Graduate accounting programs likely will have learning goals covering the knowledge, skills, and attitudes expected of entry-level accounting professionals. The American Institute of Certified Public Accountants’ (AICPAs) Pre-Certification Education Executive Committee developed an interest area on the AICPA’s website that provides accounting educators with “Core Competency Framework and Competency Assessment” resources. Such resources are very helpful in developing learning assurance goals to meet accrediting bodies’ expectations (AICPA, 2012). For example, at Michigan State University, the broad goals for the M.S. in accounting program are stated as follows: At the end of this program, graduates will: This paper discusses a case we developed and use at Michigan State University to assess Goal 1 dealing with developing a framework in which to act ethically and in harmony with professional standards relating to the tax and financial reporting of an uncertain tax position. We developed this case based on an uncertain tax position faced by Boeing Company (Boeing) in 2006 involving the tax deductibility of a significant settlement ($615 million) paid to the U.S. government related to a violation of the False Claims Act (see Wood, 2006, for a more thorough discussion of the issues). At the time of the announcement, Boeing stated that it believed that over 90% of the payment ($565 million) was deductible for federal income tax purposes. A front page story in the Wall Street Journal (Pasztor, 2006) related to this tax issue prompted members of Congress to express outrage that taxpayers would effectively subsidize this company’s “misconduct” if the payment was tax deductible (McCain, Grassley, & Warner, 2006). In response, the President and CEO of Boeing announced that the company would not seek to deduct any of the payment on its tax return because it felt that the “long-term value of Boeing’s reputation” was more important than the “short-term financial impact of the taxability issue” (Boeing 2006 Q2 Conference Call, July 26, 2006). Subsequent to the publicity surrounding the case, members of Congress and the Administration have proposed tax law changes that would disallow the deductibility of all punitive damages, as recently as the President’s Fiscal Year 2013 Budget Proposal (Joint Committee on Taxation, 2012). At the time of this writing, this proposal has not yet been enacted. The facts of this case provide a rich context in which to have students explore an uncertain tax position (the deductibility of what appears to be a “punitive” payment) that the client desires to take on the tax return because of the company’s need for cash flow to keep the company solvent. Using a framework developed by the Institute for Global Ethics and used by an international public accounting firm, students are asked to analyze the potential ethical dilemma faced by the preparer and to apply professional and administrative standards related to taking and disclosing such a position on a tax return, including new Schedule UTP. In addition, students consider the financial reporting standards that apply to disclosing and auditing the tax return position in the tax footnote of the company’s financial statements.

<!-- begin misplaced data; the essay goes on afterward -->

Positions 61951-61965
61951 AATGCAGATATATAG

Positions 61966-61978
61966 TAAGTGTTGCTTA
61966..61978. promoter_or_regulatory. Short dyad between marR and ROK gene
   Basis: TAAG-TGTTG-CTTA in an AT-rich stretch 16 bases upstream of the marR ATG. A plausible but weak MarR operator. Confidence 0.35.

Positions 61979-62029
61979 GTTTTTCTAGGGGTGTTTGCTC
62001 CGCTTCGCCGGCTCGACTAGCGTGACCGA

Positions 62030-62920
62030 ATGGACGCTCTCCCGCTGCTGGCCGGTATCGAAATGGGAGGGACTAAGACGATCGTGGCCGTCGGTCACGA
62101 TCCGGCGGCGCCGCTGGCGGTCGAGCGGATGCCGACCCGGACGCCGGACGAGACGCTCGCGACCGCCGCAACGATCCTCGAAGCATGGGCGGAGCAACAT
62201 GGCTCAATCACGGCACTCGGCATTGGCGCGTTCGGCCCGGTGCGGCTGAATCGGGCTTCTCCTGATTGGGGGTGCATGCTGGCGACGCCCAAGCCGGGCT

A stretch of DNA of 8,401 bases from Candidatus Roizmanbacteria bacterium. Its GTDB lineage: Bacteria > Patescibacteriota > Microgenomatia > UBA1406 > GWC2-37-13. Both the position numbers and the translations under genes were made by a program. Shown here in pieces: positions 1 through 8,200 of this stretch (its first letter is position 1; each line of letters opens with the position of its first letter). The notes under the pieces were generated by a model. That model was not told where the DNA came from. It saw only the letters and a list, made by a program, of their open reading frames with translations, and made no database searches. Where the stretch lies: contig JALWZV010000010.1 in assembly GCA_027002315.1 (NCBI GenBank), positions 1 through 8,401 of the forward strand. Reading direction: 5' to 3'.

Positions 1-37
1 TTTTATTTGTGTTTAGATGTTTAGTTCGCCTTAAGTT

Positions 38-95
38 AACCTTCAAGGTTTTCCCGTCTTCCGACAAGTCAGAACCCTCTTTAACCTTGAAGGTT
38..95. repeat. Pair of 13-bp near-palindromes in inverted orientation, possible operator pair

نتیجه گیری انگلیسی
Cases involving ambiguous (uncertain) tax positions provide a rich context in which to discuss Frameworks for Ethical Decision Making along with the rules that govern the practice of taxation. In many situations, there is no “right” answer, and there may exist a delicate line between pleasing the client and protecting the tax preparer’s reputation. Of course, the conflict could also go the other direction, with the tax preparer being more aggressive than the client. Using an ethical reasoning framework adopted by a public accounting firm in conjunction with a real-world tax dilemma faced by a well-recognized public company adds realism to the class that the students appreciate. The questions related to this case direct the students to juxtapose the potential moral and social responsibility aspects of taking a tax position (see Raabe et al., 2012, pp. 30–31) with the “rules” that apply to taking and disclosing a tax position on a tax return and in a financial statement. The instructor can discuss the tradeoffs between transparency and meeting the minimum standards to avoid penalties. Finding rich cases that allow discussion of these issues in a real-world context can be challenging to the instructor. Sharing such cases enriches the educational experience for an expanded audience and sets the groundwork for the training such students will get in practice.